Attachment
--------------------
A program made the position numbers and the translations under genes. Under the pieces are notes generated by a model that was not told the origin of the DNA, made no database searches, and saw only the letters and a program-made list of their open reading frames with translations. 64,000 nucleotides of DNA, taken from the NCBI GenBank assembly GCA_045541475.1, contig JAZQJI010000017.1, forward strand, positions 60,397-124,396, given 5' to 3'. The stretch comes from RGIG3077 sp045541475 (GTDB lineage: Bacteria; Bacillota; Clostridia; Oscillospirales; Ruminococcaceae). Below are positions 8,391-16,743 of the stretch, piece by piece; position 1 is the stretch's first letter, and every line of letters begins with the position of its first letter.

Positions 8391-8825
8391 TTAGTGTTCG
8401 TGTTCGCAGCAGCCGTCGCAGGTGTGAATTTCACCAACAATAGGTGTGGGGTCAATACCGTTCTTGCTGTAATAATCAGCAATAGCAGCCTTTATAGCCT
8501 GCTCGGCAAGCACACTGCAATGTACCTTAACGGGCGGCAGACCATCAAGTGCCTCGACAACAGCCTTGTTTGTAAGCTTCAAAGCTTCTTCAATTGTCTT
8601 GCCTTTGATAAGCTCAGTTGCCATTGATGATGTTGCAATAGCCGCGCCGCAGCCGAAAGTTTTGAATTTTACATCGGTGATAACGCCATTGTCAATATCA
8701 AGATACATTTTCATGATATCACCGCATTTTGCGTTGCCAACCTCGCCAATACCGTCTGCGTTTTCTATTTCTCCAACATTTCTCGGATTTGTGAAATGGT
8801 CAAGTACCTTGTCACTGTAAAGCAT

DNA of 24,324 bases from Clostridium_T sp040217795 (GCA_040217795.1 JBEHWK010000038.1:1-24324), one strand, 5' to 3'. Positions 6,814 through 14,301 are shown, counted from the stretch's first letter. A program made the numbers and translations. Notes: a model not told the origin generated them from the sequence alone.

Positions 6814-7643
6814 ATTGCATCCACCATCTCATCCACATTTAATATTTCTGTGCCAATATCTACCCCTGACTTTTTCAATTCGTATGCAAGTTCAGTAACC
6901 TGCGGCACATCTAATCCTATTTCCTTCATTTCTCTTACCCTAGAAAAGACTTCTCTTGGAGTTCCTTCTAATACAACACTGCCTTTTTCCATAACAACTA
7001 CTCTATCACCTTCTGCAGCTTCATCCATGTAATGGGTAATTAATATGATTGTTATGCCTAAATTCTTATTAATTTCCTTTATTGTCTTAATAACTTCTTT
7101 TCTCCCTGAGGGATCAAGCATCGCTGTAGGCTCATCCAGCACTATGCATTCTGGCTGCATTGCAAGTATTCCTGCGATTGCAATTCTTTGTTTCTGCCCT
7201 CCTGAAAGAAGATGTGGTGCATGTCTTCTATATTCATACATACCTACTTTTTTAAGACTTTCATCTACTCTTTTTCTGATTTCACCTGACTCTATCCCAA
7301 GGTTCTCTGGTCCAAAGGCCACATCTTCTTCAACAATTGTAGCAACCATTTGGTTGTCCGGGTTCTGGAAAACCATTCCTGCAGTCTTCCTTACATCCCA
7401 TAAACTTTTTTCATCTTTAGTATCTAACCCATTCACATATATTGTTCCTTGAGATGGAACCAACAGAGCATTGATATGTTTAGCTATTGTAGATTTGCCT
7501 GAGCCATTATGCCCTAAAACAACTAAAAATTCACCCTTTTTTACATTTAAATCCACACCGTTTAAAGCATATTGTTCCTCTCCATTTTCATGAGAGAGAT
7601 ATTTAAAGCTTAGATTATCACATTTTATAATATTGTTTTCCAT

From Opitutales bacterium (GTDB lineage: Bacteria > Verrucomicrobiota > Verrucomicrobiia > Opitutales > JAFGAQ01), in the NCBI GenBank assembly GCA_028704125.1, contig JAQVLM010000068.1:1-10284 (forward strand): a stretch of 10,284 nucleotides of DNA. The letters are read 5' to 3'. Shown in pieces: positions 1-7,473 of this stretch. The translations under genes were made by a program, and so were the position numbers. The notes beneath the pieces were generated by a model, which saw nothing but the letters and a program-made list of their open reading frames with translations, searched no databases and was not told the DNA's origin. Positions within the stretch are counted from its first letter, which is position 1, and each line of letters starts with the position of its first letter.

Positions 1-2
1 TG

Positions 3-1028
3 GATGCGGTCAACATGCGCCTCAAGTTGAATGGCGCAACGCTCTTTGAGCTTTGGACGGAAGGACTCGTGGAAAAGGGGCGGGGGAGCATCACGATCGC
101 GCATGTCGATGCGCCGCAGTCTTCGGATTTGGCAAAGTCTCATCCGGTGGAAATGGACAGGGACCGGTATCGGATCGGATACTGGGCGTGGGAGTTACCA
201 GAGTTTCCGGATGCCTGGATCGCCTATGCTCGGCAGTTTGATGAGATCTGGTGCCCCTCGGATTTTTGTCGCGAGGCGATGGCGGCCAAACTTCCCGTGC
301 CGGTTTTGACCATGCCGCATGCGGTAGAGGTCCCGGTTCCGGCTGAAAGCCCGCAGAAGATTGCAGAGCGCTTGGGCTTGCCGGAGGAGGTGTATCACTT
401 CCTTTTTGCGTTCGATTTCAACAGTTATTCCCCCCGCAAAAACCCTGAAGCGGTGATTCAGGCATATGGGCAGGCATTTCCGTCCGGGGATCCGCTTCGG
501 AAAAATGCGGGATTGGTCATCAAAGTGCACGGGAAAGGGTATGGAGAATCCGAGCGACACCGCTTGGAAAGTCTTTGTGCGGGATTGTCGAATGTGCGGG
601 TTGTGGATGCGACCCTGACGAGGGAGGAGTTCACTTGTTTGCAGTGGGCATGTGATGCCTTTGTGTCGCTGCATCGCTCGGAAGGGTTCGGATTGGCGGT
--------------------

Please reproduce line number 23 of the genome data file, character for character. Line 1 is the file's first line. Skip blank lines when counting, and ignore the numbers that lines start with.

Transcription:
Positions 3-1028